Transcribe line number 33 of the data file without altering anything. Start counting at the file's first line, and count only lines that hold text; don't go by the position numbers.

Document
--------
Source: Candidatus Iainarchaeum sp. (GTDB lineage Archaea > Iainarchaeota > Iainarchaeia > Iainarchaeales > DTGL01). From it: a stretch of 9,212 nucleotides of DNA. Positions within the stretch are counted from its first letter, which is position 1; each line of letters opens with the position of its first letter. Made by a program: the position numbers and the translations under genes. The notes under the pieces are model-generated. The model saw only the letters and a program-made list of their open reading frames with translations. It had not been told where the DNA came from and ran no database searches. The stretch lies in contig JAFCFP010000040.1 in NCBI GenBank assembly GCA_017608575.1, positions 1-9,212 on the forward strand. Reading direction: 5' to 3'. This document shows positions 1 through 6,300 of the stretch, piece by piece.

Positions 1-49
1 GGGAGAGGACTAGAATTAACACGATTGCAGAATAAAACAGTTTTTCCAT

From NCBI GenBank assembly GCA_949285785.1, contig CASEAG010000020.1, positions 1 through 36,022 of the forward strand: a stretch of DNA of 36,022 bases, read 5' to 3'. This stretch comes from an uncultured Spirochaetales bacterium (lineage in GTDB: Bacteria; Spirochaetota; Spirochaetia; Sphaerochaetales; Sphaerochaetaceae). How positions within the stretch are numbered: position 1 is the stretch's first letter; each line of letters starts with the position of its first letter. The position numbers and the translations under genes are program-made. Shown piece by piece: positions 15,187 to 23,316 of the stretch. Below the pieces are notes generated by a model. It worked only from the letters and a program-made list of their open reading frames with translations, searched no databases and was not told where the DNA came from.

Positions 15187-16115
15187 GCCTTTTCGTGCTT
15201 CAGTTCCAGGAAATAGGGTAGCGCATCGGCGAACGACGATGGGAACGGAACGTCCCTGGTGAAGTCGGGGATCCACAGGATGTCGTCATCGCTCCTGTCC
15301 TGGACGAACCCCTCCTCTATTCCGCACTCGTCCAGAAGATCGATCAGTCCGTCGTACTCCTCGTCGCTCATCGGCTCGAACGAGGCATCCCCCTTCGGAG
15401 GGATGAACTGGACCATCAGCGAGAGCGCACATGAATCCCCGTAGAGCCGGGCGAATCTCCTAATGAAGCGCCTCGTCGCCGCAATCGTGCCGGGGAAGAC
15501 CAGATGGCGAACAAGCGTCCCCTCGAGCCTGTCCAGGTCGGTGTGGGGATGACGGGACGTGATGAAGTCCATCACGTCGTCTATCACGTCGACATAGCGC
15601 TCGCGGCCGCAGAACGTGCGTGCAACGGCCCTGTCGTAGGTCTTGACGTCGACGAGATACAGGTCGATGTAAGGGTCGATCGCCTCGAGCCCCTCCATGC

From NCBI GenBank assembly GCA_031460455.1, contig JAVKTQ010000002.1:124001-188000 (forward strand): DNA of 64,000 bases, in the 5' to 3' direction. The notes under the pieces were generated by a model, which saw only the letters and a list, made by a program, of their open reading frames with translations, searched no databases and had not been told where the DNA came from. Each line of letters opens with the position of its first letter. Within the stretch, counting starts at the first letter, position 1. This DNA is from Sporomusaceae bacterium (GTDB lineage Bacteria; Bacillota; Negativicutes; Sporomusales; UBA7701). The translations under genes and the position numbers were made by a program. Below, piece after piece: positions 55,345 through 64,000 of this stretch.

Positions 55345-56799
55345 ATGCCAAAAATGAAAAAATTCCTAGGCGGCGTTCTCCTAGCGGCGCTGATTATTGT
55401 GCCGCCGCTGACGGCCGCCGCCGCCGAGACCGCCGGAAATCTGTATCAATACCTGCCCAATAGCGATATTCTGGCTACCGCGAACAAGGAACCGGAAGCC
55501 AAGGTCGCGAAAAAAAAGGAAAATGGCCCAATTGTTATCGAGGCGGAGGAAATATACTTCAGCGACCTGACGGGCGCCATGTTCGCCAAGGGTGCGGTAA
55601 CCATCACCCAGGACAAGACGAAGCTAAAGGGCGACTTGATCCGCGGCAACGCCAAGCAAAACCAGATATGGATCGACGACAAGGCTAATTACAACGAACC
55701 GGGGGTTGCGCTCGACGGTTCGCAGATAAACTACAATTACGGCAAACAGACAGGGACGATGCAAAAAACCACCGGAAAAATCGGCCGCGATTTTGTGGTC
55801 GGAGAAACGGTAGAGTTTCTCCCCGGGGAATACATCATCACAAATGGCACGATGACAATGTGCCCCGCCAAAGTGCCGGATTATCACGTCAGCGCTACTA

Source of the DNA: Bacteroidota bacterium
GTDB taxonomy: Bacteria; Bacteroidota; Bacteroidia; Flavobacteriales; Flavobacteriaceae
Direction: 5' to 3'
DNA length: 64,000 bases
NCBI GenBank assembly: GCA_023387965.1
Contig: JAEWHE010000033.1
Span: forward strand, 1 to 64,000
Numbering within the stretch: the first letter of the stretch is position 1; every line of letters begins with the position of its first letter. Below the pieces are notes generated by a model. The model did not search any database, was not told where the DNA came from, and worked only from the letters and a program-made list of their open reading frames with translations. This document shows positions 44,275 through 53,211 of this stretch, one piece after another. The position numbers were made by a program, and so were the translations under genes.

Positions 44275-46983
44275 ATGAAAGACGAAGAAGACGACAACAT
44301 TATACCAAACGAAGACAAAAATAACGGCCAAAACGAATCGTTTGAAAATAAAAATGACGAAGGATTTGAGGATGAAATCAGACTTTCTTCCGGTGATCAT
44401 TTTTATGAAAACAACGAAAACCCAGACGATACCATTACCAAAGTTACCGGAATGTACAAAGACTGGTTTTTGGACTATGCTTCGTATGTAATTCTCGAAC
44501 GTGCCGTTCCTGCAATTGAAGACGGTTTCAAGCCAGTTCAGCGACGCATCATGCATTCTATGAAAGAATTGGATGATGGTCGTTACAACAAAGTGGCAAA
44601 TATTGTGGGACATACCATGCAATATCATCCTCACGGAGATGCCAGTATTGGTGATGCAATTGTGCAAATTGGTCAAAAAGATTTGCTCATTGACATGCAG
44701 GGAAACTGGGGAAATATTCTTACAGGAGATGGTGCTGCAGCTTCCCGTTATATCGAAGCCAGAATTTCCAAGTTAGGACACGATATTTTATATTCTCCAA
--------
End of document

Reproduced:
44601 TATTGTGGGACATACCATGCAATATCATCCTCACGGAGATGCCAGTATTGGTGATGCAATTGTGCAAATTGGTCAAAAAGATTTGCTCATTGACATGCAG